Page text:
A state of emergency has been declared in 15 of Malawi’s 28 districts, and 63,000 hectares of land are under water, the Food and Agriculture Organisation (FAO) reported.
(READ MORE: Malawi says to miss 2015 economic growth forecast after deadly floods)
In one district alone, 153 people are still missing, the FAO said, and the death toll is expected to rise.
"Displaced people are either in camps or hosted by relatives," Florence Rolle, a senior FAO official in Malawi told the Thomson Reuters Foundation.
One of the world's poorest and most densely populated countries, about 85 percent of Malawi's population of 17.5 million are farmers living in rural areas.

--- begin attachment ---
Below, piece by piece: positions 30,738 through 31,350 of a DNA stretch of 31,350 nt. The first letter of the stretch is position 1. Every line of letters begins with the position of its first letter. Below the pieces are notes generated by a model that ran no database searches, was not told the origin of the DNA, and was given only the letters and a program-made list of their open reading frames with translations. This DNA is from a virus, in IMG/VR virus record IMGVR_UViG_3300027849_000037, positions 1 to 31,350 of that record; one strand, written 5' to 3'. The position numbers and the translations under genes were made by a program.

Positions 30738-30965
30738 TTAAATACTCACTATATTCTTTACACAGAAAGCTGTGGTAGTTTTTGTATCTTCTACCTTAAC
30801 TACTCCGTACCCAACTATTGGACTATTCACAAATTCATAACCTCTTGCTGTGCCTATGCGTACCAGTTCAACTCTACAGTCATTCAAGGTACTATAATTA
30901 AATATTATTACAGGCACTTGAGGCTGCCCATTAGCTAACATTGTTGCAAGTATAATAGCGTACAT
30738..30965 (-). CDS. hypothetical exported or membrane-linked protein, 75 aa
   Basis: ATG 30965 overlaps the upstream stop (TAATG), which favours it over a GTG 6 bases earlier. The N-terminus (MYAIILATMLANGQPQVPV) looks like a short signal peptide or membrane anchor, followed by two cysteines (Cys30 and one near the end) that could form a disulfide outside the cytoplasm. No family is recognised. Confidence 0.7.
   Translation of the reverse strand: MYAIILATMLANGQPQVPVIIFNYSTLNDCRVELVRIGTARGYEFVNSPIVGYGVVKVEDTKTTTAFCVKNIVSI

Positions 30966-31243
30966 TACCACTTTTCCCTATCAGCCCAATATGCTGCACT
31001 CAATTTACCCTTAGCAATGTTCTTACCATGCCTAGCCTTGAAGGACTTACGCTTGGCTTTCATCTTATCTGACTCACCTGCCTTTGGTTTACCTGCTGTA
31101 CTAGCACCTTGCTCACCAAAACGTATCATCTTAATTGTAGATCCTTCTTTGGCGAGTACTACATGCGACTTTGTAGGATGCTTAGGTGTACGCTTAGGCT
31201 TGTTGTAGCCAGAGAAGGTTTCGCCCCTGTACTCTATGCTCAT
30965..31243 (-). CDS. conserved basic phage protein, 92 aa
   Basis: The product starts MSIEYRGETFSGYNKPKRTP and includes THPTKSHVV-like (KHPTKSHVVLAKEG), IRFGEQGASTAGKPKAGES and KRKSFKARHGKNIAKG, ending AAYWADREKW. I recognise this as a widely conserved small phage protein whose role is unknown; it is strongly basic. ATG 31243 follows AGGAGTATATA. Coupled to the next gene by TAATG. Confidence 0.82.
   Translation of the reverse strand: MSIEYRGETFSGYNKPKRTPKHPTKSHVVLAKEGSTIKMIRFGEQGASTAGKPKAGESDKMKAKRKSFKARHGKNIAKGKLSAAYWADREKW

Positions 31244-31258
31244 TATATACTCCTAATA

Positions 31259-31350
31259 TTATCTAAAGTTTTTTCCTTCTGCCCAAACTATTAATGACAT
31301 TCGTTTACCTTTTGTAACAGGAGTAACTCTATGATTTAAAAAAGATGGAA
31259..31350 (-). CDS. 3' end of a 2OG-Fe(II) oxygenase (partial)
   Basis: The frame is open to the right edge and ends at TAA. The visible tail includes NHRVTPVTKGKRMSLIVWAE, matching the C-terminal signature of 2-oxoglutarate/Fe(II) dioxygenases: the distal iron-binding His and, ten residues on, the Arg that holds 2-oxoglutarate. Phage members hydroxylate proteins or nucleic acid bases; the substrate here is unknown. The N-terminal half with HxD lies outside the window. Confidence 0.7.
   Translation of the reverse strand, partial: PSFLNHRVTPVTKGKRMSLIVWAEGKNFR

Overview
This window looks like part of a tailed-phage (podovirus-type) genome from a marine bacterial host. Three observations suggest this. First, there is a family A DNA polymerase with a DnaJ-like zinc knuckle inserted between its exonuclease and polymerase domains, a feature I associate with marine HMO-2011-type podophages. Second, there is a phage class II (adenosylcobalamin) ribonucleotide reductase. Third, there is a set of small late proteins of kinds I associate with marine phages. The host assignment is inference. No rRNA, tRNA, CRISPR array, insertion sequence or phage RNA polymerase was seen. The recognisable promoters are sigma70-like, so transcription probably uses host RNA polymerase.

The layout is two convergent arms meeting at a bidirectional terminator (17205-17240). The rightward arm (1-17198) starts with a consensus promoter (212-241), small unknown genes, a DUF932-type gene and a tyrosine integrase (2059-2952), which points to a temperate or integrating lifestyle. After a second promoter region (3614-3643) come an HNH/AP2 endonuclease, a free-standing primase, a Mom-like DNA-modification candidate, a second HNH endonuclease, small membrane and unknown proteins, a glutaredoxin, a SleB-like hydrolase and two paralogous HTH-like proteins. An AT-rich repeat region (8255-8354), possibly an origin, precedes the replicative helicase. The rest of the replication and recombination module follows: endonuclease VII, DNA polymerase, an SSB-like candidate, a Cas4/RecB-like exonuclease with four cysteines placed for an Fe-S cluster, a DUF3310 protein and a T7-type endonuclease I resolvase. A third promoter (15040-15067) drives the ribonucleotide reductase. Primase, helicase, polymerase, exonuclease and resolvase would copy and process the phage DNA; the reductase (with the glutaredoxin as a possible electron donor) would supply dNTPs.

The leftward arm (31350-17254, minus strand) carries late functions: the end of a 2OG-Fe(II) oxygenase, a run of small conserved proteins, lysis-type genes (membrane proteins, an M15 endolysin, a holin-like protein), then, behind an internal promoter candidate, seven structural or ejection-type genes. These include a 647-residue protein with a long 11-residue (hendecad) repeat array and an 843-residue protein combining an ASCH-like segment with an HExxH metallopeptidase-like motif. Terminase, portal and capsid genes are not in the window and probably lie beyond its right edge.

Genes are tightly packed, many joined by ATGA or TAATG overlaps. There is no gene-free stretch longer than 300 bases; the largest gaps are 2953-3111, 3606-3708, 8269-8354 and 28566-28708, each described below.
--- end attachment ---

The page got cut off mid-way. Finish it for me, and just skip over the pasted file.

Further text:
"Some of the affected people have lost everything: their crops, livestock, homes and seeds," Rolle said.
"There is (a) narrow window of opportunity for farmers to replant if a food crisis is to be averted later in the year," she said.
The government has committed $16 million (10.55 million pounds) for the agricultural sector to help affected farmers buy seeds and other necessities.
Heavy rains began in Malawi earlier this month, leading rivers to burst their banks and creating flash floods.
(WATCH VIDEO: Impact of floods in Malawi)
In some villages, only the tops of banana trees can be seen emerging from the floodwaters.
Flooding is not uncommon in the landlocked country, but the scale of this year's devastation is unprecedented, Rolle said.
Climate change, deforestation and rapid population growth are exacerbating the effects of the rainy season, making the current floods some of the worst in 30 years, she added.